China prioritized human rights amid the COVID-19 pandemic, ensuring people’s lives and health in a people-centric approach, and therefore achieved the results of quickly taking the epidemic under control, experts stressed in an international conference entitled “ Guarantee of the Right to Life in Epidemic Prevention and Control ” held at Southwest University of Political Science and Law on Saturday.
More than 40 experts and scholars from China, the Netherlands, France, Pakistan, and Sri Lanka attended the meeting to exchange their standpoints around human rights values during the pandemic.
The unprecedented outbreak has tested different national systems, capabilities and different human rights dimensions, and China has withstood the test, experts said. The Chinese government upholds the principle that “life is supreme,” which should enjoy precedence when it conflicts with other values in extreme circumstances, experts suggested, referring to how China ramped up efforts to save every life in the epidemic despite economic pressure.
To protect public health, necessary restrictions on personal freedom and other rights can find legal basis. In the conflict of social health interests versus individual privileges, the government should always prioritize life and health rights and protect human rights to the highest extent, Chinese experts suggested.
Their remarks refute some ill-intentioned Western organizations smearing China’s consistent human rights improvements by linking Chinese strict control measures to human rights abuse.
“The right to life and health is a human right that requires the highest attention and protection. Collective health should not be sacrificed for individual liberty.” Professor Liu Huawen, executive director of the Human Rights Research Center at the Chinese Academy of Social Sciences (CASS), said at the conference.
China’s emphasis on human rights is reflected in its resources preferentially allocated for vulnerable groups. China spent around 1.4 million yuan ($0.2m) on a novel coronavirus patient in her 70s, and more than 3,600 senior citizens in Wuhan over the age of 80 have recovered, making for a 70% recovery rate for patients over 80, according to Professor Han Dayuan, director of the Center for Human Rights at the Renmin University of China.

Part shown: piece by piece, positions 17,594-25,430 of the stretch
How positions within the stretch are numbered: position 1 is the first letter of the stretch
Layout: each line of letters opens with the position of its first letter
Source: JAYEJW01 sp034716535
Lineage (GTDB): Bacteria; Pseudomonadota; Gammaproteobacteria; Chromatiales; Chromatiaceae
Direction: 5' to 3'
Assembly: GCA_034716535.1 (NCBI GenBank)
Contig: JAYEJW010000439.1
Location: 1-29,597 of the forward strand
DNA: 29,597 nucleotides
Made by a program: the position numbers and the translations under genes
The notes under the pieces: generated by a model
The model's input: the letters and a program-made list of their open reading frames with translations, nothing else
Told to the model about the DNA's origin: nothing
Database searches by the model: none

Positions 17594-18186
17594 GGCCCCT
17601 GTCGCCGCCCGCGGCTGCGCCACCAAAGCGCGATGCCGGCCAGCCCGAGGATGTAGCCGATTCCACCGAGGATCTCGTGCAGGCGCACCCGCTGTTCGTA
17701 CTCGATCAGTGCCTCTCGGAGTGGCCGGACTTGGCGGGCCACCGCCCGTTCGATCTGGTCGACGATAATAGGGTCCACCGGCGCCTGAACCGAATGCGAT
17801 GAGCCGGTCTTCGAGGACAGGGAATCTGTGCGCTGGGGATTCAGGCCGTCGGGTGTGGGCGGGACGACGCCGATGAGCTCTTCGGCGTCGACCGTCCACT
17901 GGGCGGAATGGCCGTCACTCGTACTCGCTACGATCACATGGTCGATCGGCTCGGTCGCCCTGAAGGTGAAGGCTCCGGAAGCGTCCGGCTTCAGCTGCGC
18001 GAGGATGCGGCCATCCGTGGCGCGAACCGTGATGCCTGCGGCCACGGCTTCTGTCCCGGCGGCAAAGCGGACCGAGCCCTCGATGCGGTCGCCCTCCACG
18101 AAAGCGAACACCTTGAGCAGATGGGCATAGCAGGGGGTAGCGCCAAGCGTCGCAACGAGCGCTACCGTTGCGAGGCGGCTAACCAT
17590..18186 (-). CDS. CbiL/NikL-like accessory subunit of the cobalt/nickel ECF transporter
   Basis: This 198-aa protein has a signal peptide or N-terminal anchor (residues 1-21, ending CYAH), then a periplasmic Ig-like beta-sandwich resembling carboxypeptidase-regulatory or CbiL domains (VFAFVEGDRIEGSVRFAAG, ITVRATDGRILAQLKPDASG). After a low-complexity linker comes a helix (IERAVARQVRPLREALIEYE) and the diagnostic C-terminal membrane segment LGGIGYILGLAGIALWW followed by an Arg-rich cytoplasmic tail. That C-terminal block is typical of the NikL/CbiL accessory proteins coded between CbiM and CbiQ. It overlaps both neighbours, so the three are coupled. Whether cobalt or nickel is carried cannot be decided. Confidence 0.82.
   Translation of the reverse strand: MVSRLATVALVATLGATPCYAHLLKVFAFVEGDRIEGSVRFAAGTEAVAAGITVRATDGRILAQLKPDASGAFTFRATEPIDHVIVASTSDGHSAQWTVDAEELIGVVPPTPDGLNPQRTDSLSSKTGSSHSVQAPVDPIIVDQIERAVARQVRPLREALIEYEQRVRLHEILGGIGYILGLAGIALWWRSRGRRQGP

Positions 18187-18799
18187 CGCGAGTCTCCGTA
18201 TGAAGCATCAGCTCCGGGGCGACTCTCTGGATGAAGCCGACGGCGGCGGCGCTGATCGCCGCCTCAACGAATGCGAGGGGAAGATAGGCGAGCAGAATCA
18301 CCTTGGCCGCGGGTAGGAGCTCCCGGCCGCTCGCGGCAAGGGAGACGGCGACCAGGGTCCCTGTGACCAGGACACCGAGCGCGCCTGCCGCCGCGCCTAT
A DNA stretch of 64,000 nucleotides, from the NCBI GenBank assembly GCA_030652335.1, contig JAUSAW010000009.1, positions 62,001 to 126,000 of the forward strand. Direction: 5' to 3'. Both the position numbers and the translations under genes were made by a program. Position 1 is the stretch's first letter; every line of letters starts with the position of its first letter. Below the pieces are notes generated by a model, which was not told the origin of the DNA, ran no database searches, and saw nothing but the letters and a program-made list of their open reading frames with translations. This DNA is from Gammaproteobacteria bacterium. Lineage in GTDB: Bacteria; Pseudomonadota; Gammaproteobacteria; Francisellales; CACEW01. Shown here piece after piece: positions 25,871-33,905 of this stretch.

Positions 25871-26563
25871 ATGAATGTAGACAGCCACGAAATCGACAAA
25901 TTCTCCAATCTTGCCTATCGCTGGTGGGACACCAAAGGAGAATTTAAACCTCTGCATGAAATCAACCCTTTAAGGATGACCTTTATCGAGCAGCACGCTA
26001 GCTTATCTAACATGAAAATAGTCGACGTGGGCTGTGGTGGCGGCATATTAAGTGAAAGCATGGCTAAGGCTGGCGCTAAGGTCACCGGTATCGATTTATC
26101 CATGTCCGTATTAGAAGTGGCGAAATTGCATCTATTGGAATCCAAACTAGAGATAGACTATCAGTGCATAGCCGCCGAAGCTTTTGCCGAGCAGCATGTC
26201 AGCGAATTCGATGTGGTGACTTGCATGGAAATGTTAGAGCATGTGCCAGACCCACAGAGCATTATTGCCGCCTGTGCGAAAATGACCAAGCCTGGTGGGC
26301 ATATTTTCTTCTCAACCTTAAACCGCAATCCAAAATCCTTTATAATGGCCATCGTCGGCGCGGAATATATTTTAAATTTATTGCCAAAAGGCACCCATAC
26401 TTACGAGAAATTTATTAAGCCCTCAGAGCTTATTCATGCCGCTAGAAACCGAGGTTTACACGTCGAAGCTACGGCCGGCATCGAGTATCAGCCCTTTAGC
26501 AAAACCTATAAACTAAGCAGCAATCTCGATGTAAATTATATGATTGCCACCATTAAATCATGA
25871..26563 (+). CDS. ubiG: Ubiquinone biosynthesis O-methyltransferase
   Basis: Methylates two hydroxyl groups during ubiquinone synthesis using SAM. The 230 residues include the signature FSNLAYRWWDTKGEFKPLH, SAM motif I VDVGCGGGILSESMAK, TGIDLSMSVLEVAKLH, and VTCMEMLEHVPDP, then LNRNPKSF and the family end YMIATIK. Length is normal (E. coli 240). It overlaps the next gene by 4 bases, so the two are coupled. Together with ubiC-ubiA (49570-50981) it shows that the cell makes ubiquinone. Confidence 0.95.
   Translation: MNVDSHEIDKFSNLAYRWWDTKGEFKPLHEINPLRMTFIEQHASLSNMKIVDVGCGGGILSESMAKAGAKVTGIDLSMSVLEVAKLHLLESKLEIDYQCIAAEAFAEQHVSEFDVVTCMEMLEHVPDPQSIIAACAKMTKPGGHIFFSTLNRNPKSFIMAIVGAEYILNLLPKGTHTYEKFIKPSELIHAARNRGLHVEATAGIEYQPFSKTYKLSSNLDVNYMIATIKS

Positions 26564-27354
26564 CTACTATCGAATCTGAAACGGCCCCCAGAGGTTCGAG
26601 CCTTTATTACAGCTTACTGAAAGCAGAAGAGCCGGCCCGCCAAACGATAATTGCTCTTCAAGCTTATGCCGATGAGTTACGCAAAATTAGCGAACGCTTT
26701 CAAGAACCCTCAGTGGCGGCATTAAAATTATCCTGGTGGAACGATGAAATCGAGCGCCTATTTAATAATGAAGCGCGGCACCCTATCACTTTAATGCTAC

COVID-19 has seen Western countries, which have begun to adopt restrictive measures, review cultural pluralism and the value of collectivism, Han said.
It is inhumane for some countries to suggest that people over the age of 65 give up their rights and leave resources for the young. The suggestions the government abandon the weak only serve political interests but not individual rights, argued Zhang Yonghe, Executive Dean at the Human Rights Research Institute, Southwest University of Political Science and Law, saying that a civilized society is one in which the weak are best protected and equally treated.
“The epidemic tells us that human life protection is achieved mainly through a sound political system and not a rosy GDP or technological advances. This is reflected by how the US and the UK with most developed high-tech machines failed to protect its citizens from public health crises but only relied on herd immunity,” Professor Cheng Zhimin of Hainan University said at the conference. “Guns and ammunition are not the cure. A good political system is the panacea for all social problems.”
Jayanath Colombage, director of Pathfinder Foundation of Sri Lanka Center for Indo-Lankan Initiative and Law of the Sea, believed the Sri Lankan government shares many similarities in their understanding of the right to life with the Chinese government which prioritizes the right to life in dealing with the pandemic.
Muhammad Naseem, director of the Center for Sustainability Research and Practice at Lahore University, described the circumstances of vulnerable communities in Pakistan. But he said the Pakistani government found difficulty in implementing a unified approach to coping with the epidemic as regions within Pakistan enjoy a high level of autonomy.
Professor Peter Peverelli of the Vrije University of Amsterdam, however, argued Chinese measures work well in the Chinese communitarian cultural context but not necessarily in a different cultural context.
“Each nation deals with the local situation in a way that suits the national or local culture. However, these differences are also causing heated debate about ‘the best way’ of coping with a new contagious disease like this. That debate is not always conducted with respect for other nation’s values,” he said.
“After the outbreak, people will have higher expectations for respect and protection of human rights. The epidemic has brought new opportunities for the development of human rights, because the respect and protection of human rights is our biggest consensus,” said Han.
(In association with Global Times)